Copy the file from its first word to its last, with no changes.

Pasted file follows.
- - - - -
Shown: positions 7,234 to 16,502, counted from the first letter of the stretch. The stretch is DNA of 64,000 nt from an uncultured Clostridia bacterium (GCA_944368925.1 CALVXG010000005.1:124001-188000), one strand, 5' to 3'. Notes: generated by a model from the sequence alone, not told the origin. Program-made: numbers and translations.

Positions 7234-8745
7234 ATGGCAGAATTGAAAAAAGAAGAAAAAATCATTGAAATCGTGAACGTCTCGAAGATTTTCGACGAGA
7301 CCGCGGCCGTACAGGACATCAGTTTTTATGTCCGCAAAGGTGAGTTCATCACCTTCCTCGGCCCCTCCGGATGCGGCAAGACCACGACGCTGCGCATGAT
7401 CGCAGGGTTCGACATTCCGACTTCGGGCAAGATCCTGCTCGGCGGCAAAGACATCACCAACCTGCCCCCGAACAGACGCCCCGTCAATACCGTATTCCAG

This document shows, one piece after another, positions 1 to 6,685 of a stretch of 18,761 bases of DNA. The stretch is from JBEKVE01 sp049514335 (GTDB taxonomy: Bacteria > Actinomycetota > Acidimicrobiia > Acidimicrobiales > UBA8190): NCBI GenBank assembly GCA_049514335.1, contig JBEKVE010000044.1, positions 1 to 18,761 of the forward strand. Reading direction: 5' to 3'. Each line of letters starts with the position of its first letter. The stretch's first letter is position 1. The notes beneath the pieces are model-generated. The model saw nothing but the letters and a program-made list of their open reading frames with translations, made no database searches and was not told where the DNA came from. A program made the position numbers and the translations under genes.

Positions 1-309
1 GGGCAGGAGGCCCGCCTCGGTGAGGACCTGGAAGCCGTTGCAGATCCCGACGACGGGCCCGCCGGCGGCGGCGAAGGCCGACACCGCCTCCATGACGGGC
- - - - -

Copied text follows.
Shown: positions 7,234 to 16,502, counted from the first letter of the stretch. The stretch is DNA of 64,000 nt from an uncultured Clostridia bacterium (GCA_944368925.1 CALVXG010000005.1:124001-188000), one strand, 5' to 3'. Notes: generated by a model from the sequence alone, not told the origin. Program-made: numbers and translations.

Positions 7234-8745
7234 ATGGCAGAATTGAAAAAAGAAGAAAAAATCATTGAAATCGTGAACGTCTCGAAGATTTTCGACGAGA
7301 CCGCGGCCGTACAGGACATCAGTTTTTATGTCCGCAAAGGTGAGTTCATCACCTTCCTCGGCCCCTCCGGATGCGGCAAGACCACGACGCTGCGCATGAT
7401 CGCAGGGTTCGACATTCCGACTTCGGGCAAGATCCTGCTCGGCGGCAAAGACATCACCAACCTGCCCCCGAACAGACGCCCCGTCAATACCGTATTCCAG

This document shows, one piece after another, positions 1 to 6,685 of a stretch of 18,761 bases of DNA. The stretch is from JBEKVE01 sp049514335 (GTDB taxonomy: Bacteria > Actinomycetota > Acidimicrobiia > Acidimicrobiales > UBA8190): NCBI GenBank assembly GCA_049514335.1, contig JBEKVE010000044.1, positions 1 to 18,761 of the forward strand. Reading direction: 5' to 3'. Each line of letters starts with the position of its first letter. The stretch's first letter is position 1. The notes beneath the pieces are model-generated. The model saw nothing but the letters and a program-made list of their open reading frames with translations, made no database searches and was not told where the DNA came from. A program made the position numbers and the translations under genes.

Positions 1-309
1 GGGCAGGAGGCCCGCCTCGGTGAGGACCTGGAAGCCGTTGCAGATCCCGACGACGGGCCCGCCGGCGGCGGCGAAGGCCGACACCGCCTCCATGACGGGC